The authors reply

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We thank Sell et al (1) for their letter regarding our research study (2), recently published in Critical Care Medicine. Indeed, we share their concern about misinterpretation of our findings by some media. We also thank them for pointing out reasonable explanations why female students may show inferior leadership behavior in this specific setting.
Our study (2) was a randomized, controlled trial, and outcome was assessed by videotaping techniques. All communication was transcribed word-by-word, and a trained (male) observer coded each leadership statement. A second (female) senior observer assessed the transcripts in a blinded fashion, and eventual disagreements were discussed until consensus was found.
Although simulation research has limitations, it also provides an important research venue that allows rigorous assessment of complex interactions during emergency situations in a realistic and controlled yet safe environment (3, 4). A further advantage of simulation methodology is that unlike in real emergency situations, a controlled, standardized experimental situation can be created and interventions can be compared head to head. Video recording that are partly blinded facilitates in-depth analysis of team interactions. Thus, simulator studies have become an important research instrument and can complement studies from real-life settings (4). Still, these findings need validation in real-life study settings. Also, while we focused on students, validation in more experienced rescuers will be important.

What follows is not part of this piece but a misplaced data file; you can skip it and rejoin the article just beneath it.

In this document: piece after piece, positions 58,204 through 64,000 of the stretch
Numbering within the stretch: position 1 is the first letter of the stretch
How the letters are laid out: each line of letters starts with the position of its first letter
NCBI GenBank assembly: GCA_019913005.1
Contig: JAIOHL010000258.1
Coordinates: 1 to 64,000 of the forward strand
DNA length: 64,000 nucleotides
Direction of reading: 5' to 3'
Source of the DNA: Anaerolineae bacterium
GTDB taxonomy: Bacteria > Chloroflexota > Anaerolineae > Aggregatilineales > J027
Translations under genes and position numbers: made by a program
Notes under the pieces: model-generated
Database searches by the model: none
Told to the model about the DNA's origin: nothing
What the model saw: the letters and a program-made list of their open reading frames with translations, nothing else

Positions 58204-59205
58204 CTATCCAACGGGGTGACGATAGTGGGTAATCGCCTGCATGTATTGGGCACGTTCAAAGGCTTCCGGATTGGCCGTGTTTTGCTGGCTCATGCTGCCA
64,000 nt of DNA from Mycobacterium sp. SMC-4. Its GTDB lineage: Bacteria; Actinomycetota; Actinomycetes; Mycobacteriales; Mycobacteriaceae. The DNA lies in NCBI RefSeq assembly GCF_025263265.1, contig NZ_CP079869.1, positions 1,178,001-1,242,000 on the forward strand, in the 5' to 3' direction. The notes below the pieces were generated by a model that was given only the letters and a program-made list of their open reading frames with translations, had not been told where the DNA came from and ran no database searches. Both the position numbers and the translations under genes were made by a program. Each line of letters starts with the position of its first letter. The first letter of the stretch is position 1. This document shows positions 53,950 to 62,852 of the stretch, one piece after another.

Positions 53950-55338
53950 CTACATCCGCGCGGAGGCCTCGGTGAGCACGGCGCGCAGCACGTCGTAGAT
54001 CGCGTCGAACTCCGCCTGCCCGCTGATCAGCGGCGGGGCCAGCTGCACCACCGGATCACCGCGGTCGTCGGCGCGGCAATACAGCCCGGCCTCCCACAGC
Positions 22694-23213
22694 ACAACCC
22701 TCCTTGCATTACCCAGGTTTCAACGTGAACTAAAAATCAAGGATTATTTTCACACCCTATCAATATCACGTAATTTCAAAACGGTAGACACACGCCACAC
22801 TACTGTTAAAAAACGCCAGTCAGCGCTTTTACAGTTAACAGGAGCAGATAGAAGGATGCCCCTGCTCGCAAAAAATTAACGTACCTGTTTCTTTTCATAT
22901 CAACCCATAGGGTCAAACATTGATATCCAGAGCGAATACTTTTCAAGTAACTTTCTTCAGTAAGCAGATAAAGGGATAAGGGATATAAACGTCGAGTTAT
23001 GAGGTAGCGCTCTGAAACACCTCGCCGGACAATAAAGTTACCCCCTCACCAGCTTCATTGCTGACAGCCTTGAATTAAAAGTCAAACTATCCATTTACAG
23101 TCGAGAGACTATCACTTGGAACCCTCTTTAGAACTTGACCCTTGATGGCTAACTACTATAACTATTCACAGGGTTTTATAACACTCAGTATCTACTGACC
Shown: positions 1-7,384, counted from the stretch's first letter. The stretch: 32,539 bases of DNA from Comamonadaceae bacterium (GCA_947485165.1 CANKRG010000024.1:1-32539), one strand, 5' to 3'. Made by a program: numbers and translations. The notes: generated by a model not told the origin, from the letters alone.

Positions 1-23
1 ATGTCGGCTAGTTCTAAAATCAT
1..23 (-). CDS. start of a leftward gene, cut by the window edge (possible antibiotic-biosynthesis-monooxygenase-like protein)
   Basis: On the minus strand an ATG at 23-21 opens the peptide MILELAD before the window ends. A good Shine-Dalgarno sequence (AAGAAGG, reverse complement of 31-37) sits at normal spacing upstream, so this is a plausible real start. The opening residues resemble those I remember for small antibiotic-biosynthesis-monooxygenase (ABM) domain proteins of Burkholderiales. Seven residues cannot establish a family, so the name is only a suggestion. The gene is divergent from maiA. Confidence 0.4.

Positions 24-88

We also agree with the authors about differences in assertiveness between female and male students. In fact, we have found similar results in a prior study (5). This study found that leadership behavior as assessed by the number of leadership statements was determined by gender and personality and not by knowledge or experience. Of note, we did also assess assertiveness in our students participating in the trial and will report these data in a separate article.
As pointed out in our article (2) and in the setting of relatively unexperienced rescuers, we found a difference between male and female students in regard to leadership and unsolicited cardiopulmonary resuscitation measures with poorer performance of female rescuers. We did not in all detail explore reasons why these differences exist, which warrants further research and clarification. Still, we believe that future training should focus on encouragement of female students to show strong leadership behavior. Focused leadership training of female students may help to dissolve the differences between gender in regard to leadership and potentially assertiveness. Thus, it is time to include gender research in medical education.
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